The Revolution in Psychiatry: The New Understanding of Man
New York, The Free Press, 1964.
This book continues the line of inquiry Becker began in his previous book, The Birth and Death of Meaning. Both books are centered on the concept of self-esteem maintenance as a springboard for human action. This book is focused on the individual. Becker hopes with this book to provide a compelling rational basis for moral action. He sees this book as an outline of a theory of mental illness rooted in John Dewey’s transactional philosophy.
Beyond Alienation: A Philosophy of Education for the Crisis of Democracy
New York: George Brazillier, 1967.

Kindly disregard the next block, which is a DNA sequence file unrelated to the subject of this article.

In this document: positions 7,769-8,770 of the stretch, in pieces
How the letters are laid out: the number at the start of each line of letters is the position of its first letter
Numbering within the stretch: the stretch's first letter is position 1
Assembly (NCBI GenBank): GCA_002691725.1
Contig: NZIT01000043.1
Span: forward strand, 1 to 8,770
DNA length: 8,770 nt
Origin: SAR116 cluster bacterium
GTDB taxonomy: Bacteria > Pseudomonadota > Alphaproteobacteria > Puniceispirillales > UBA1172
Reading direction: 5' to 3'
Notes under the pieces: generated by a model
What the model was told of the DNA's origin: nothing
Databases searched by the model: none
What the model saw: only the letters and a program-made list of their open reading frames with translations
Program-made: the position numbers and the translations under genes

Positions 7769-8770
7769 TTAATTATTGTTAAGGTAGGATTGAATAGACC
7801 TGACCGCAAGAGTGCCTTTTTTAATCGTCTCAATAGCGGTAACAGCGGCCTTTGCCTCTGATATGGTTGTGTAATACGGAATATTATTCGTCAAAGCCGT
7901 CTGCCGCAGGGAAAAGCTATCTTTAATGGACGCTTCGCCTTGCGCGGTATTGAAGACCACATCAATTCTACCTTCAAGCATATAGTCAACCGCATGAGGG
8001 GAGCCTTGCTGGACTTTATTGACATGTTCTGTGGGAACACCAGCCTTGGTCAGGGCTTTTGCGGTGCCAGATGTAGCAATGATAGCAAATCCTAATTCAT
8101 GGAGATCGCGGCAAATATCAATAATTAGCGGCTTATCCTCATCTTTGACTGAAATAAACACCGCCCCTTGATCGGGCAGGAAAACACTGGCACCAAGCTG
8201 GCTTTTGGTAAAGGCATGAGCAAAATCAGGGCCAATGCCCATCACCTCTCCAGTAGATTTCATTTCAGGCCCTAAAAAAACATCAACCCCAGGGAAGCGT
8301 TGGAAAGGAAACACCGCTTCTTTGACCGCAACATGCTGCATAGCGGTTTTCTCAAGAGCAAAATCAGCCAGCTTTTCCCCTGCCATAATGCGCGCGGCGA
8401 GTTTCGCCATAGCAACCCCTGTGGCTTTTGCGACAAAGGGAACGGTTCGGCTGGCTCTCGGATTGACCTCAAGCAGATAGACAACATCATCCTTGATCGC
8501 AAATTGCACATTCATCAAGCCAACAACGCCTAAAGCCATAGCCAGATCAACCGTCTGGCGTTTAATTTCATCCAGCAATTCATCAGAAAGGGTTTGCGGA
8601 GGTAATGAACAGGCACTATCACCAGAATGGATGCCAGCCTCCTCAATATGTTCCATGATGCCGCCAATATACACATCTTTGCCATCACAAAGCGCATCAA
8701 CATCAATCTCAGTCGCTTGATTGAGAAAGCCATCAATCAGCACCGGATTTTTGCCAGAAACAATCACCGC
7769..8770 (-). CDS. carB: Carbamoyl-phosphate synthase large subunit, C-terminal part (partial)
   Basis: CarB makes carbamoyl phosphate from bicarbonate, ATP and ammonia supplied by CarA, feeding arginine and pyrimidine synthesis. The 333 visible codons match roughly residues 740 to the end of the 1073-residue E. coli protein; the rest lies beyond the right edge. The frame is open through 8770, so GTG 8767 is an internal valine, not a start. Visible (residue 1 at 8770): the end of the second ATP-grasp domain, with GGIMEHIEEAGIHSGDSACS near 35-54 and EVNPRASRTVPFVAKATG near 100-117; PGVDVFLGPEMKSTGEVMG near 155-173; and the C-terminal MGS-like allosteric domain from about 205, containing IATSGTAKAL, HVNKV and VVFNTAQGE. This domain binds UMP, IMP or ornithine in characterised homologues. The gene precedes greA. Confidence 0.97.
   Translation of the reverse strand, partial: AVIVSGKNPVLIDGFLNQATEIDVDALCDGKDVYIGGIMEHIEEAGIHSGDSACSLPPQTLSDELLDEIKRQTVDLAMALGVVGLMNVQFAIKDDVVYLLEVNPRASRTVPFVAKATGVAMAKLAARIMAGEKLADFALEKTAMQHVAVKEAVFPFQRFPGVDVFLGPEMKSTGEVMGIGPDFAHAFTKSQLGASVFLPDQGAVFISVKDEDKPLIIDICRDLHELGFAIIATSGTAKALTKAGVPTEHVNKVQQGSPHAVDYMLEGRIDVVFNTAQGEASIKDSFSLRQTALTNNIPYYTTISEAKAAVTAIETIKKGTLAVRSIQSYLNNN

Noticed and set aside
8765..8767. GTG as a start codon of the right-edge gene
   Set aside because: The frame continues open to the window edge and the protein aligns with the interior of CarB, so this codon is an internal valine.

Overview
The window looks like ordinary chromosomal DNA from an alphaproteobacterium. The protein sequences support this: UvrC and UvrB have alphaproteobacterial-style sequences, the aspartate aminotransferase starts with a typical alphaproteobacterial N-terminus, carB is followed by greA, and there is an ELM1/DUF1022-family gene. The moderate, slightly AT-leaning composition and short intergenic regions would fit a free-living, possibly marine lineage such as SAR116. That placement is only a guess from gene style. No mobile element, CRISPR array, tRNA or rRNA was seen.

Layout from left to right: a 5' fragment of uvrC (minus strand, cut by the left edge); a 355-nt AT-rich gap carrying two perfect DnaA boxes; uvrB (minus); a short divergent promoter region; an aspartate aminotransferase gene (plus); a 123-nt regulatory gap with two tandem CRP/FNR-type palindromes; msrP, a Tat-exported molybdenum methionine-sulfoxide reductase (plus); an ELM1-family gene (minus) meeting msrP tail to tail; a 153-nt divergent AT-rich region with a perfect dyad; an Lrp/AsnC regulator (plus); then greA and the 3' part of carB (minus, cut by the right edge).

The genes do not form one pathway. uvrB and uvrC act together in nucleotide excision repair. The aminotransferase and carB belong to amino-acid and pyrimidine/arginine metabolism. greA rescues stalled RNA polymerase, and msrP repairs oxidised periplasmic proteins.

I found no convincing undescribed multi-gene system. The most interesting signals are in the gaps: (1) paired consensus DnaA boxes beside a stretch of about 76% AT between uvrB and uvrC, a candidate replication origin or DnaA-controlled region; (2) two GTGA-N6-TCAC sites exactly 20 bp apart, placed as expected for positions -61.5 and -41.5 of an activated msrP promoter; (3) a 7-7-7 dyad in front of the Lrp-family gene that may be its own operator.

With this book, Becker hopes to present “…a unified, universal college curriculum…that provides modern man with the necessary unitary, critical world view that will give him maximum strength, flexibility, and freedom for solving the basic problems of human adaptation.” In previous works, Becker consistently argued that in the psychosocial perspective, problems of mental health are above all else problems of education. Human beings are educated by anxiety during the Oedipal transition to view the world in certain more or less fixed ways. While this is necessary at the time, these more or less fixed ways of viewing the world continue on as the content of the individual unconscious long after they continue to be useful. This leads people to a crippled ability to encounter new situations for what they really are, with all of the possibilities for freedom inherent in the novel. We rather continue to see in the novel all of the fears, consternations, dread and trepidations of earlier situations. The psychiatric solution to this problem is the reeducation of individual analysis. But this takes too long and is too expensive to ever be a social policy solution. The social policy solution is a public education program which schools people to recognize as much as possible the restrictions they have imposed upon themselves and others through habitual ways of looking at human possibilities. This is Becker’s freedom curriculum, which is the educational extension of his program of a moral social science.